N-butylscopolammonium bromide (hyoscine butylbromide) is a parasympatholytic agent approved for the control of diarrhea in cattle in some European countries (in nonlactating adult cattle, 0.2 mg/kg, IM or IV; in calves, 0.4 mg/kg, IM or IV). The commercial formulation is combined with an NSAID, metamizole (in nonlactating adult cattle, 25 mg/kg, IM or IV; in calves, 50 mg/kg, IM or IV). Administration of hyoscine butylbromide (80 mg/cow) in combination with dipyrone has been proposed as a conservative treatment of spontaneously occurring right displaced abomasum in cattle. Hyoscine butylbromide is not approved by the FDA, and the use of dipyrone in food animals is prohibited in the US.
Atropine (0.04 mg/kg, IV) has been found to mitigate abomasal contractions for 1–3 hours. Atropine sulfate (0.5 mg/kg, IV) administered 5 minutes before placement of a reticular magnet is suggested to prevent magnet loss into the cranial sac of the rumen.
Metoclopramide (in cattle, 0.15 mg/kg, IM; in sheep, 0.023–0.045 mg/kg) has cholinergic and antidopaminergic effects, but it does not appear to increase the myoelectric activity of the pyloric antrum in either species. However, metoclopramide at 0.5 mg/kg, IM or IV, in goats has been shown to increase myoelectric activity of the pyloric antrum but not the body of the abomasum. Because metoclopramide can cross the blood-brain barrier, restlessness and excitement are potential adverse effects. Metoclopramide has not been approved by the FDA for use in cattle.
Erythromycin lactobionate is a macrolide antimicrobial that increases gut myoelectric activity by binding to motilin receptors in intestinal smooth muscle cells. In cows, erythromycin (0.1 mg/kg, IV; or 1 mg/kg, IM) was found to increase myoelectric activity in the abomasum and duodenum for > 2 hours.(8 References Esophageal obstruction due to a foreign body leads to severe discomfort and acute free-gas bloat. Physical removal of the object may be hampered by marked spasm of the surrounding muscle. Specific... read more ) This effect was increased to 6–8 hours when erythromycin was administered in polyethylene glycol at 10 mg/kg, IM. While other macrolides, including tulathromycin and spiramycin, have demonstrated positive effects on abomasal motility, erythromycin appears to be the most effective. Erythromycin is approved by the FDA only for the treatment of shipping fever, pneumonia, foot rot, and metritis at 2.2 mg/kg, IM. Deep IM injection in the neck is recommended because of the risk of pain, swelling, and tissue blemishes at the injection site.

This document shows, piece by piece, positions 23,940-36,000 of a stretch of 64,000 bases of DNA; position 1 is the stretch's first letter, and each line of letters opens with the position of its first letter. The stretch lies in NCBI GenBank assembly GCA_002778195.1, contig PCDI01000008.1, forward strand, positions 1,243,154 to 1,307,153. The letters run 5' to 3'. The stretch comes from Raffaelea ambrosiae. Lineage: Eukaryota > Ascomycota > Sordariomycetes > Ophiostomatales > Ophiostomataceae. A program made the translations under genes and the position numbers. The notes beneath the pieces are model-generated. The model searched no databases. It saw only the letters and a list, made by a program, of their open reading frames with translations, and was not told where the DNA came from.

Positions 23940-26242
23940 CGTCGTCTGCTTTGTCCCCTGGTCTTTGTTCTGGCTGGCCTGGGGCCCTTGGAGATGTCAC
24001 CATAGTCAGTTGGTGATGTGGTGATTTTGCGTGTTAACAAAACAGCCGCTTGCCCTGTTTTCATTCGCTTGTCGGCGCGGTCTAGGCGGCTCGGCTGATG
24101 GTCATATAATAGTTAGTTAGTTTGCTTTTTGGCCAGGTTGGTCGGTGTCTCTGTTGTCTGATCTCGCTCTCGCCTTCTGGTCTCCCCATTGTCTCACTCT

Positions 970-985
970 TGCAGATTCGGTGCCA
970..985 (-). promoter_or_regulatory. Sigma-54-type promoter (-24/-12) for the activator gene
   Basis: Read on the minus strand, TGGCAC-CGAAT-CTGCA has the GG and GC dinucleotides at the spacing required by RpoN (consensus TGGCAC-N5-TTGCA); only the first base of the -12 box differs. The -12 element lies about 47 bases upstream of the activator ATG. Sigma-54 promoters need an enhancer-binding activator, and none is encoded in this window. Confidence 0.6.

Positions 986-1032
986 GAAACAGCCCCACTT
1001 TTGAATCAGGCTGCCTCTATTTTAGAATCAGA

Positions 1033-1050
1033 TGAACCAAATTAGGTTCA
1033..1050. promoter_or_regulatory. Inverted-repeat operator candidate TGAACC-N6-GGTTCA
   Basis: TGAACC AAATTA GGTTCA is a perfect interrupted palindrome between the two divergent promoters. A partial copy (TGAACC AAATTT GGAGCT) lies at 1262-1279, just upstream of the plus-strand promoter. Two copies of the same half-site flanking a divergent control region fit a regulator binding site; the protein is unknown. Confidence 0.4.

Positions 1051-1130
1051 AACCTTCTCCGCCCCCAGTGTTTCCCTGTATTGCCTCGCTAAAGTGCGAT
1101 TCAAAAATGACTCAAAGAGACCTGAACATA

The prokinetic serotoninergic drug cisapride (in cattle, 0.5 mg/kg, PO) appears to increase abomasal emptying in calves; however, consequential prokinetic effects have not been conclusively demonstrated in ruminants. Anecdotally, administration of lidocaine as a constant-rate infusion in doses similar to those used in horses (loading dose, 1.3 mg/kg, IV; infusion rate, 0.05 mg/kg/min) is safe and may be effective in treating small intestinal ileus in both cattle and small ruminants.
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Ahmed AE, Constable PD, Misk NA. Effect of an orally administered antacid agent containing aluminum hydroxide and magnesium hydroxide on abomasal luminal pH in clinically normal milk-fed calves. J Am Vet Med Assoc. 2002 Jan 1;220(1):74-9. doi: 10.2460/javma.2002.220.74. PMID: 12680452.
Ahmed AF, Constable PD, Misk NA. Effect of orally administered cimetidine and ranitidine on abomasal luminal pH in clinically normal milk-fed calves. Am J Vet Res. 2001 Oct;62(10):1531-8. doi: 10.2460/ajvr.2001.62.1531. PMID: 11592315.
Ahmed AF, Constable PD, Misk NA. Effect of orally administered omeprazole on abomasal luminal pH in dairy calves fed milk replacer. J Vet Med A Physiol Pathol Clin Med. 2005 Jun;52(5):238-43. doi: 10.1111/j.1439-0442.2005.00715.x. PMID: 15943608.
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Smith GW, Davis JL, Smith SM, Gerard MP, Campbell NB, Foster DM. Efficacy and pharmacokinetics of pantoprazole in alpacas. J Vet Intern Med. 2010 Jul-Aug;24(4):949-55. doi: 10.1111/j.1939-1676.2010.0508.x. Epub 2010 Apr 6. PMID: 20384953.
Huhn, J. C., Nelson, D. R., Constable, P. D., & Morin, D. E. (1998). Prokinetic properties of erythromycin lactobionate in cattle. In Proceedings (pp. 177-180). World Buiatrics Cong.